DerryNews.com, Derry, New Hampshire

Opinion

May 9, 2013

ABOUT THE LAW: Mediation is usually upheld

I just finished a mediation session two days ago and we came to an agreement. After getting home and looking over everything I feel that I was treated unfairly.

The agreement puts me in a very tight position financially. I felt like I was pushed into accepting this. I have the original signed paper. Can I choose not to file it because I no longer agree?

An agreement is an agreement. By trying to go back on the deal, you could face problems. The other side can file a motion to enforce settlement.

Courts more often than not confirm mediation settlements as a matter of policy. Otherwise, everyone would be wasting their time in alternative dispute resolution.

In very rare instances, there are, in fact, mediations that end in a bad forced result and if you honestly feel this is the case, retain an attorney to review the deal. Ninety-nine percent of the time, mediations are upheld.

Is a fast food joint liable if broken glass was in the drive-thru lane and one of my expensive truck tires received irreparable damage?

I was going through a 24-hour drive-thru late at night and paid at the first window. As I drove to the second window, I heard a burst of air from one of my front tires. In 10 seconds, it was flat.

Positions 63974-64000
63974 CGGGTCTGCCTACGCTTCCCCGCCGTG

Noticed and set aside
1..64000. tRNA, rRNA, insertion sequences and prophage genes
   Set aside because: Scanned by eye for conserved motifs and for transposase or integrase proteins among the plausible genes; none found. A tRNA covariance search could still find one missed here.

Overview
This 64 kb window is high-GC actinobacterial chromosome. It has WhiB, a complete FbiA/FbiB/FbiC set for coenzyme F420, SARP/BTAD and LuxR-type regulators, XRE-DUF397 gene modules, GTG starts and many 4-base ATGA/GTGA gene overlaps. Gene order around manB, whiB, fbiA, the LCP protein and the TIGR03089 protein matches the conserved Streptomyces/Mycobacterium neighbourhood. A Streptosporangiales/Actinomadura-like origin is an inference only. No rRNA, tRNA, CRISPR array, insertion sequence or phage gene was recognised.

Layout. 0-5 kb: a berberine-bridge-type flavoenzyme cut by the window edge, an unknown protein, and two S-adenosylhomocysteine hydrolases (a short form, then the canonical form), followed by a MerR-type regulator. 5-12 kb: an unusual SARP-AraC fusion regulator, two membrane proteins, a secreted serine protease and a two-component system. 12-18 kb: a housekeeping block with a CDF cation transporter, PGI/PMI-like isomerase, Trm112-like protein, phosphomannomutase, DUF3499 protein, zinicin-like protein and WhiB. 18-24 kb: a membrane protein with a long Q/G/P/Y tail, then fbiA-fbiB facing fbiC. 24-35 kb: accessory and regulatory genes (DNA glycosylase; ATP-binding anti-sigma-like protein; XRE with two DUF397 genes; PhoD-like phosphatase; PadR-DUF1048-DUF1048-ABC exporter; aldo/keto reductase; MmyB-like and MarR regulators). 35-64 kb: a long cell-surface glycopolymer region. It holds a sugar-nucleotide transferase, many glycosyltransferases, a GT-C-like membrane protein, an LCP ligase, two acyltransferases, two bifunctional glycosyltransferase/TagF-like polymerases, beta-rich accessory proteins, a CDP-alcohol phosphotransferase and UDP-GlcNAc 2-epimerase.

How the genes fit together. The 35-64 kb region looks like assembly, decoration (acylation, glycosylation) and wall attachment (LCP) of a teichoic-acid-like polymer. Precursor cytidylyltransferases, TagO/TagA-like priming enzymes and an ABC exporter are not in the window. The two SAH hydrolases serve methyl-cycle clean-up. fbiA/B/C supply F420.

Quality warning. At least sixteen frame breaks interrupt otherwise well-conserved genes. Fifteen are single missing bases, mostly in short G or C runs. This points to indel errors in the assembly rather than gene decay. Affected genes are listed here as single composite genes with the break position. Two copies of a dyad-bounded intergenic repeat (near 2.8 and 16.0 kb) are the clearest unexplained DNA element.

There was broken glass and I reported this. Since then, they do not return phone calls. What can I do?

Owners of property have a duty to reasonably maintain the premises. What that means is that if there is a foreseeable danger, they are responsible to clean it up before there’s a problem. But, there’s always an issue as to whether they knew or should have known of the problem.

Send them priority mail with the bill for the new tire and reference to the incident. Hopefully, there was some type of incident report or you have a receipt from your visit. Give them a certain defined time to pay. Thirty days is standard.

If they do not make it right, take it to small claims court.

The other option is to make a claim with your own insurance company. If they pay, they may choose to go after the establishment themselves to recoup the loss.

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